Sunday, October 25, 2020

Civil Air Patrol


The Civil Air Patrol (CAP), Florida Wing, Group 5 recently held an Over-Water Survival in-class and pool session. Twenty-five (25) participants completed the requirements to earn this certification, which includes classroom training, an aircraft egress exercise, an online test, and a practical exercise in a pool. The Marco Island YMCA graciously provided the pool and lifeguard. Instructors, Lt Col Dave Moruzzi and Maj David Walsh, veterans of many OWS courses, provided interesting and effective presentations and guidance.

All aircrew personnel (mission pilots, observers, and scanners) who will be operating outside of gliding distance of land are required to complete this training every three years. Many of CAP’s cooperative missions with the Air Force require flights beyond gliding distance.

Submitted Photos

The presentations focus on proven procedures and techniques that the aircrews should know and follow before, during, and after the ditching (water landing). The practical exercises focus on applying those processes and assimilating the steps until they become second nature. Egress from the airplane is one of those exercises where the raft is thrown out of the aircraft, and the crewmembers exit the plane in a minimum amount of time. Camaraderie and encouragements from the rest of the squad help accomplish the training successfully.

Safety is one of CAP’s top priorities, so this training is critical because using the techniques included in this training offers an expected 88% survival rate in the event of a ditching. Practicing the skills in a pool, wearing a flight suit, shoes, and a Personal Flotation Device (PFD) helps reinforce esprit de corps as aircrews work together to demonstrate treading water, swimming 50+ feet, and climbing into a raft, which is harder than it sounds. Most importantly, participants are able to experience the power of a PFD, particularly when their clothes and shoes fill with water and feel quite heavy.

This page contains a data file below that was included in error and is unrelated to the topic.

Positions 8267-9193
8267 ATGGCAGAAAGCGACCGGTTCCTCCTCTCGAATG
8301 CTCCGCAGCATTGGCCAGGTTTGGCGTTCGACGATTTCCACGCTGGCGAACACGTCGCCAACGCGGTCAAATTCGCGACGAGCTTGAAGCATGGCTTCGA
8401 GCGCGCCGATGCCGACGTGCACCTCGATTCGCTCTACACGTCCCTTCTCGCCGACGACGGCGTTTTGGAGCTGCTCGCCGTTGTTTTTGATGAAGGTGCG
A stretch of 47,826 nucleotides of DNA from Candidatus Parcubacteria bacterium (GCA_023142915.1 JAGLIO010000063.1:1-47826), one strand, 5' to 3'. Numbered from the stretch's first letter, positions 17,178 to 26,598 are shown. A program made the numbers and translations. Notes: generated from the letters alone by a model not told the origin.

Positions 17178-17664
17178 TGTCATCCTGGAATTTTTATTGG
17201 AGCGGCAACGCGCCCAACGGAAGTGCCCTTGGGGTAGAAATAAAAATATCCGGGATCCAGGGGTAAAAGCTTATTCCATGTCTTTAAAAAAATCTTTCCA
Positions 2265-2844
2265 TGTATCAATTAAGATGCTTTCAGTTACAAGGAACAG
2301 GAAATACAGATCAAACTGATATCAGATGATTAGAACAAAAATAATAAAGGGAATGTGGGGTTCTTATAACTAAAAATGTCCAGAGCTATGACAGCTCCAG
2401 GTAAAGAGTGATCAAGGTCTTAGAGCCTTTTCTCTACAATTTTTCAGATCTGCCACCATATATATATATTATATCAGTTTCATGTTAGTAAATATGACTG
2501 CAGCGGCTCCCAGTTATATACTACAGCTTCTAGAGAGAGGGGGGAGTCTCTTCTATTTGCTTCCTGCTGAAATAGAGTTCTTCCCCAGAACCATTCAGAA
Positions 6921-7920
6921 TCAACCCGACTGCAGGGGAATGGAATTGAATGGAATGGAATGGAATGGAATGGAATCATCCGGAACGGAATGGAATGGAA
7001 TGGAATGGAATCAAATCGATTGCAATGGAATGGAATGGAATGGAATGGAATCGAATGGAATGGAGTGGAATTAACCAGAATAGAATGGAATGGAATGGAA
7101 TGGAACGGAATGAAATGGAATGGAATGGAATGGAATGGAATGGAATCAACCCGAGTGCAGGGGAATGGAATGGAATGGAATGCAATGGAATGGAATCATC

All participants completed the program successfully and demonstrated that we are proficient and ready for over-water missions. This is just one of the many training programs Civil Air Patrol uses to stay proficient and to mitigate the risks inherent in flying missions for America. Lt. Col. Moruzzi concluded, “I feel the most important factor in any survival situation is having a positive personal attitude, and the best way to gain the right attitude is through realistic training.”

One response to “Civil Air Patrol”

  1. Civil Air Patrol, the longtime all-volunteer U.S. Air Force auxiliary, is the newest member of the Air Force’s Total Force. In this role, CAP operates a fleet of 560 aircraft, performs about 90 percent of continental U.S. inland search and rescue missions as tasked by the Air Force Rescue Coordination Center and is credited by the AFRCC with saving an average of 80 lives annually. CAP’s 60,000 members also perform homeland security, disaster relief and drug interdiction missions at the request of federal, state and local agencies. In addition, CAP plays a leading role in aerospace/STEM education, and its members serve as mentors to over 25,000 young people participating in CAP’s Cadet Programs. Visit www.GoCivilAirPatrol.com or www.CAP.news for more information.

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